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    Building Breakdown

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    Darnell Farris is an architectural designer and consultant who played an important role in preserving Louisville’s historic buildings during his years with the city’s Landmarks Commission. We asked him to talk about one of his favorite buildings.

    DuPont Manual High School

    It can be easy to miss the grandeur of today’s duPont Manual High School. The original structure, built in 1923 at Lee and Second streets in Old Louisville, has been swamped on three sides with the inevitable barnacles of progress — some handsome, some less fortunate. But a turn onto Lee Street reveals the Collegiate Gothic building as its creator intended it to be seen. A five-story central tower soars above three pairs of double doors set between Gothic pilasters (decorative elements that give the appearance of supporting columns). Long, narrow tower windows reinforce the structure’s heavenward thrust, while the heavy arches over the doors suggest its stolidity. Even the chimneys are beautiful, according to Farris. “The craftsmanship would be hard to duplicate today,” he says. He calls the school “an ideal of civic architecture. It’s engaging and inviting but powerful, and at the same time, everybody could come in.”


    The History

    The structure was originally called Rueben Post Halleck Hall in honor of a beloved Louisville educator, and its first role was as home to Girls High School. The original duPont Manual High School was actually a few blocks away at Brook and Oak streets. Built in 1893 as a technical school for white males, it was paid for by its namesake, Alfred V. du Pont, grandson of the founder of DuPont chemical company. He started several Louisville businesses with family members, including a paper mill. For all his wealth, he lived for more than four decades in room 422 of the Galt House, never allowing it to be renovated.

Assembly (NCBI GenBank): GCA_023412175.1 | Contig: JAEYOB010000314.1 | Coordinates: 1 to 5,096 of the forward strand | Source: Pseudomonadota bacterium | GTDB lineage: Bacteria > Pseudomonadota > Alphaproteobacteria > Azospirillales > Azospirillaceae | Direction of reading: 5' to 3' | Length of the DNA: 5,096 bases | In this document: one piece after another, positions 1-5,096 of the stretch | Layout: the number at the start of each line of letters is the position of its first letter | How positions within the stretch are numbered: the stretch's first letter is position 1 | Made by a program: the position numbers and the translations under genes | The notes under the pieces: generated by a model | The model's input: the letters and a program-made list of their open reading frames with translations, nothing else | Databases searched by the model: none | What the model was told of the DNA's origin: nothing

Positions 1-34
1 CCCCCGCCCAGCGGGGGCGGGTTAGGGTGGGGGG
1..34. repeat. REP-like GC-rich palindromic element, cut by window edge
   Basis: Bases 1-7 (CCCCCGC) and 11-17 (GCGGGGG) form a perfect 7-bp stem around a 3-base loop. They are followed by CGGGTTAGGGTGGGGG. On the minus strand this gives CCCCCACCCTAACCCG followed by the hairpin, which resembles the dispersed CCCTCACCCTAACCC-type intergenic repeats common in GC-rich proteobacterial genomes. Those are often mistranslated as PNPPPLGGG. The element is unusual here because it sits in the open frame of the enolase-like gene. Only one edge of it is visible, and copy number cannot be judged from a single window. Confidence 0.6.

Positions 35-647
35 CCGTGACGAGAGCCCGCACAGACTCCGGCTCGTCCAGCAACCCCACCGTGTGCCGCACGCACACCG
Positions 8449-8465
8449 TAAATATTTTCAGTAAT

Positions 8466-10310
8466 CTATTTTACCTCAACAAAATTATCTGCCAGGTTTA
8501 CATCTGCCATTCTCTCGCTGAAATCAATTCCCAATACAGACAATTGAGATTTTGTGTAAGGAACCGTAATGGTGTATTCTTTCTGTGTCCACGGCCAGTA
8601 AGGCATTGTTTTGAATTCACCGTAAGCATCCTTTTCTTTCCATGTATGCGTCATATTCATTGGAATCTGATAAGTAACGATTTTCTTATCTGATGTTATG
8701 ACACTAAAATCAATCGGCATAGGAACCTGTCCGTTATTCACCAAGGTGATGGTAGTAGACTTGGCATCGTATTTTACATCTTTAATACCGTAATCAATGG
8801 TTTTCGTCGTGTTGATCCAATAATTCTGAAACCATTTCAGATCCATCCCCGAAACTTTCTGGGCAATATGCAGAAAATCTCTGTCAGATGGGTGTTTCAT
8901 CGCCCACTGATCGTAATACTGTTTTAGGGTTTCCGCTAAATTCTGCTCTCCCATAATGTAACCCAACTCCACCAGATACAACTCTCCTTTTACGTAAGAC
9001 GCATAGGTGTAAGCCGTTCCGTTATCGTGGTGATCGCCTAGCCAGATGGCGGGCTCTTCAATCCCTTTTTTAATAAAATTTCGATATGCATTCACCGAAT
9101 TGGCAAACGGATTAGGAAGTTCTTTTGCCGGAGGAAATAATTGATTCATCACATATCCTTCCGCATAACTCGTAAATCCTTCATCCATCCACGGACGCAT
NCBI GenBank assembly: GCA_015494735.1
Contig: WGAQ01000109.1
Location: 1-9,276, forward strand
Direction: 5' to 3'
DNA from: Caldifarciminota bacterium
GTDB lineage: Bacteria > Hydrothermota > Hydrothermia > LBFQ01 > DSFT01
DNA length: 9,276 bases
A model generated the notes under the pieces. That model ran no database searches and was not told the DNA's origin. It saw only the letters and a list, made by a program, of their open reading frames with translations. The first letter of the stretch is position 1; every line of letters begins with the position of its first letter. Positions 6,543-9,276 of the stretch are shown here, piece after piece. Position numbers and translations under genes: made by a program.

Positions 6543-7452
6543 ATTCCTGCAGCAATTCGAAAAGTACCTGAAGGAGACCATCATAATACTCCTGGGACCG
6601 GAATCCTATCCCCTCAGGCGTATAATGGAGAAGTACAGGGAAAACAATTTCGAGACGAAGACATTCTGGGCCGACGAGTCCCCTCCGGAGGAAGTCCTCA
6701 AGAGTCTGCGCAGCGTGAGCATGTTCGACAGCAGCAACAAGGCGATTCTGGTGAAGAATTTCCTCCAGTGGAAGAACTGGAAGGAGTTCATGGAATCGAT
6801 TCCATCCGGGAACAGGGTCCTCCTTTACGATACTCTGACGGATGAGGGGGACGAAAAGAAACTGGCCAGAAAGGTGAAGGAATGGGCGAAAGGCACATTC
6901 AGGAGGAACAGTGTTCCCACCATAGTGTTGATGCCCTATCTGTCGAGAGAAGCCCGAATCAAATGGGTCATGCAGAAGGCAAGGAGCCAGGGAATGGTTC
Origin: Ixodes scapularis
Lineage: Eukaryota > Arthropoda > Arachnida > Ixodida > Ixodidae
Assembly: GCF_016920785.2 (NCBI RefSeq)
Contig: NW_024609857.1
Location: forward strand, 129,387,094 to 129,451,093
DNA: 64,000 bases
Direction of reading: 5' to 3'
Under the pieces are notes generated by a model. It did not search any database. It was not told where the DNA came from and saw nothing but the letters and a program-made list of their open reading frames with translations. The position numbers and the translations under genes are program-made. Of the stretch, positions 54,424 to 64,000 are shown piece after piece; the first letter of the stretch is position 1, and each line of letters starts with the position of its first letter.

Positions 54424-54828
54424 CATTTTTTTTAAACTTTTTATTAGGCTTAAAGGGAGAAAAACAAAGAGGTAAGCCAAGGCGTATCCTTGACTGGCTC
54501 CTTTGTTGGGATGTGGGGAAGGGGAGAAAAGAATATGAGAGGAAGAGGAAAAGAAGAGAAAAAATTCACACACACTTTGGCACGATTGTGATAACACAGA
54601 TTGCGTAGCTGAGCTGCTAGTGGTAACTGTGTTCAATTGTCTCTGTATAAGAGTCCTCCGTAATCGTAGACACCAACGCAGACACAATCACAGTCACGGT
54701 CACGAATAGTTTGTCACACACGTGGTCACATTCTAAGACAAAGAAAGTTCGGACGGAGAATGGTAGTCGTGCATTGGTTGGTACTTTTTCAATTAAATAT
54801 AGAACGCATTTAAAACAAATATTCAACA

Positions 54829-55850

DuPont Manual and Girls High School merged in the current building in 1950 and graduated its first co-ed class in 1951.


    The Architect

    J. Meyrick Colley, Louisville’s school board architect, designed the original building and was responsible for the look of several city schools, although few remain. Two that do: Olmsted Academy North in Beechmont and the West End School, built in 1923 as the Virginia Avenue Colored School, the first school in Louisville for African-Americans.


    Juicy Tidbit

    Sixteen days after the original duPont Manual was dedicated, du Pont was shot to death by a bordello owner in a paternity dispute, according to some sources. However, the incident went unreported in Louisville, where the 60-year-old’s death was called a heart attack. A Cincinnati paper made the scandalous tale national news.


    This originally appeared in the October 2019 issue of Louisville Magazine under the headline “Gothic Grandeur.” To subscribe to Louisville Magazineclick here. To find us on newsstands, click here.

    Photo by Mickie Winters,

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    About Jenni Laidman

    I'm a freelance writer who specializes in science and medicine but is passionate about art. I'm a hell of a cook. I think of white wine as training wheels for people who will graduate to red. I love U of L women's basketball. The best bargain in town is the $3 admission to U of L volleyball. Really exciting stuff.

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